With all those animals, it takes a tremendous amount of inputs and resources to manage them properly. Our photo on the top is a large dairy that has about 20,000 animals, with about 16,000 of them being milked on a daily basis. There are 4 other dairies nearby, but this is by far the largest in this area.
We are working with the dairy on a couple areas. They have several thousand acres where they grow some of the feed needed for the animals. These crops include alfalfa, milo, and triticale. The soils in Southern New Mexico are very salty and rocky in this particular area (between Hatch and Deming). We are injecting Activated EM•1® in all their fields, starting now. Over the course of the winter, we should start to see some major improvements in the ground.
|October 7, 2010|
|October 28th, 2010|
Here is a shot of the secondary lagoon in early October 2010. The water is brown with a little red/purple color to it, which does not show up too well in the pictures.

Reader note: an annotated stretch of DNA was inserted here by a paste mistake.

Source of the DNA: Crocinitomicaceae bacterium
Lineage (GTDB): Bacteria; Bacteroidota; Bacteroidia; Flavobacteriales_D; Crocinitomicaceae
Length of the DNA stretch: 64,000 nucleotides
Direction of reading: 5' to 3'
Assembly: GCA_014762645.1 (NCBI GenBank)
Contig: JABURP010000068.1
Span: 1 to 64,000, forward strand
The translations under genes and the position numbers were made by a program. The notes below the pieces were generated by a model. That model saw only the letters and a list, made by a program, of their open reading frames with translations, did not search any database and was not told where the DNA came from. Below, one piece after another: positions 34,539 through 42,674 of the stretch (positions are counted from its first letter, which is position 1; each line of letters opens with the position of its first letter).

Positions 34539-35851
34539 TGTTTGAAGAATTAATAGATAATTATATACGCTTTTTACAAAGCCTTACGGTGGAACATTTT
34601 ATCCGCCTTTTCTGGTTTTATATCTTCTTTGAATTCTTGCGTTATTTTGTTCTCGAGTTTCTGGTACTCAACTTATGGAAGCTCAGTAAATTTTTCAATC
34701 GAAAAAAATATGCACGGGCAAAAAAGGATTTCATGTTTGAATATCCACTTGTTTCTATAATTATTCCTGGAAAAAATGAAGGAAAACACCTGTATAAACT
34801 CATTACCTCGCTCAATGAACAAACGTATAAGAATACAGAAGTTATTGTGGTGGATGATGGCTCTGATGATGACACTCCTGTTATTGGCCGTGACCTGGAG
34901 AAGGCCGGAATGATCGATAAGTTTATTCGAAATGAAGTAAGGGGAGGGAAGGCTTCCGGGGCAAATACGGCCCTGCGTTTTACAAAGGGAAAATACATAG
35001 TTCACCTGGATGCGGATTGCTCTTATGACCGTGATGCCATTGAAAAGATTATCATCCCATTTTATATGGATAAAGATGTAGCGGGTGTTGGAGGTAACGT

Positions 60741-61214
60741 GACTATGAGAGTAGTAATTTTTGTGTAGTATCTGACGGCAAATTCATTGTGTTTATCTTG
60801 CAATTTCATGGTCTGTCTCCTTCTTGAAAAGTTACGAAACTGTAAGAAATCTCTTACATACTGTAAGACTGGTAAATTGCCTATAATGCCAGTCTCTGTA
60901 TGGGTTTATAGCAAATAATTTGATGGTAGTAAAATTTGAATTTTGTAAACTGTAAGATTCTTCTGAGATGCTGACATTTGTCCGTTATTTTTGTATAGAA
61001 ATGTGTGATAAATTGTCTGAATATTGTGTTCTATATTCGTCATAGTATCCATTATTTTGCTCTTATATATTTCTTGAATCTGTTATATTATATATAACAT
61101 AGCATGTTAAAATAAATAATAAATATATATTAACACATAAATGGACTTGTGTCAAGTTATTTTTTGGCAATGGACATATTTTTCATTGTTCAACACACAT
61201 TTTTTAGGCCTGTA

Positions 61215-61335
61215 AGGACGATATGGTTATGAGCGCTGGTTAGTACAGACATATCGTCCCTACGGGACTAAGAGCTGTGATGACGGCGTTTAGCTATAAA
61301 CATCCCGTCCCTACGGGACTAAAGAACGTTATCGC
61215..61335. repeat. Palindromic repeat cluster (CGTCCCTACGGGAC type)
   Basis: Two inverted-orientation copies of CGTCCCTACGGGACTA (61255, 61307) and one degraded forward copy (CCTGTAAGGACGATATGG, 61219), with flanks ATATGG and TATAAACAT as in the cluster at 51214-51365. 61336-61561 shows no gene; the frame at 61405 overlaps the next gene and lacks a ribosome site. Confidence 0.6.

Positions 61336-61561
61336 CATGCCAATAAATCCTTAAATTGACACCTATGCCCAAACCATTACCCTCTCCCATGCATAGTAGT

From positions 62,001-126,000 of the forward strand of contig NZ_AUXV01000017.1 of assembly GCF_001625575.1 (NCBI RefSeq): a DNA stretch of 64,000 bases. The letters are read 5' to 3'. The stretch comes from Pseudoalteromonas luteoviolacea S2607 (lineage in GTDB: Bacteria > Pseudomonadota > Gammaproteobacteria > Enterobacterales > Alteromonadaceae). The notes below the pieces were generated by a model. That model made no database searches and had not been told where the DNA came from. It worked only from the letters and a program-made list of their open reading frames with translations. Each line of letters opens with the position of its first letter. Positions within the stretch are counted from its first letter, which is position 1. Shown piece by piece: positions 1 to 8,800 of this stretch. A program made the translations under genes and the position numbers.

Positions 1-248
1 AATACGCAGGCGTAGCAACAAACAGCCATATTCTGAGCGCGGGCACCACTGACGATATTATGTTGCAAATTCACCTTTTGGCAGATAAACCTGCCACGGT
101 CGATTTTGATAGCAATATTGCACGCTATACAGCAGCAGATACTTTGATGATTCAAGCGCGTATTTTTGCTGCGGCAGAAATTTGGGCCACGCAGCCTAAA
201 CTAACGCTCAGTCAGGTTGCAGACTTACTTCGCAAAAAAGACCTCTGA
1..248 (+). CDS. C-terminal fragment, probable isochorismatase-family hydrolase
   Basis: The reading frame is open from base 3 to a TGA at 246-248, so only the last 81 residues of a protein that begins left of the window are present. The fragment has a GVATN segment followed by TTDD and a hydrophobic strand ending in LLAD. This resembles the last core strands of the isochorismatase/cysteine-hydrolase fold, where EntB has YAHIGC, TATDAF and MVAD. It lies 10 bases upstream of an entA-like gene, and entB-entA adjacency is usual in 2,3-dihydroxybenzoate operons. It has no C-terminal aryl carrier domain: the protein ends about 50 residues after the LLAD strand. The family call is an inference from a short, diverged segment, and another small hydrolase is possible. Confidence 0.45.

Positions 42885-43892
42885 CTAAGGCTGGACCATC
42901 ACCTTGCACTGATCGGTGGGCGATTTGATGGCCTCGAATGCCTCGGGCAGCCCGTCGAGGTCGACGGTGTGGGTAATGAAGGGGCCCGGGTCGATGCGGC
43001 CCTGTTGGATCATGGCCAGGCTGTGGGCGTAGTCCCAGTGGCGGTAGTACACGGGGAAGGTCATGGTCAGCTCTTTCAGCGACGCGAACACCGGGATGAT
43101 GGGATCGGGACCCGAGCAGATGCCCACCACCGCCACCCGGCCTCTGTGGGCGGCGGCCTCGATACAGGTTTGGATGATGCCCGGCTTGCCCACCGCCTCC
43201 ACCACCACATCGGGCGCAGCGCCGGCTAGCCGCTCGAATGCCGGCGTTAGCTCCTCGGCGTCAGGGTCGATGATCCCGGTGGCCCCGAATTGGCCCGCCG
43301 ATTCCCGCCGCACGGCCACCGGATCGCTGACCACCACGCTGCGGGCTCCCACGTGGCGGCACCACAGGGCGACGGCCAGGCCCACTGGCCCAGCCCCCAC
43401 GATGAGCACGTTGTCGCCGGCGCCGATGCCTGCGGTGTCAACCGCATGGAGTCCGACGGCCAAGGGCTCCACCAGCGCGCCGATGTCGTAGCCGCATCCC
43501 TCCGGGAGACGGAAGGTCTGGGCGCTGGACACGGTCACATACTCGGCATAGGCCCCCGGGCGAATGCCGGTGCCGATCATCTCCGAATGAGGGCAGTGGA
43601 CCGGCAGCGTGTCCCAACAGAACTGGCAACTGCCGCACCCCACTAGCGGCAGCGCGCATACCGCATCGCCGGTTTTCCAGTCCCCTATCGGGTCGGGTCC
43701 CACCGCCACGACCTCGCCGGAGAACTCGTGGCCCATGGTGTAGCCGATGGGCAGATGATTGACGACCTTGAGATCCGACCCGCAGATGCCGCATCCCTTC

Just to give some perspective, this is what an empty lagoon looks like. This one is directly to the South of the Primary lagoon. On the upper left, you can see the influent pipe. It is about 15 feet above the ground.
October 28th, 2010. We're starting to see some action on the surface of the primary lagoon. Liquid is bubbling up. We all took note that there was no noticeable odors around the lagoons in spite of more liquids. Additionally, the volume of material above the level line has decreased by about 50%. This means the material below is digesting at a very fast pace.
More liquid is visible on the surface in other areas around the primary lagoon.
Be on the lookout for more updates as we continue to treat this dairy lagoon in Southern New Mexico.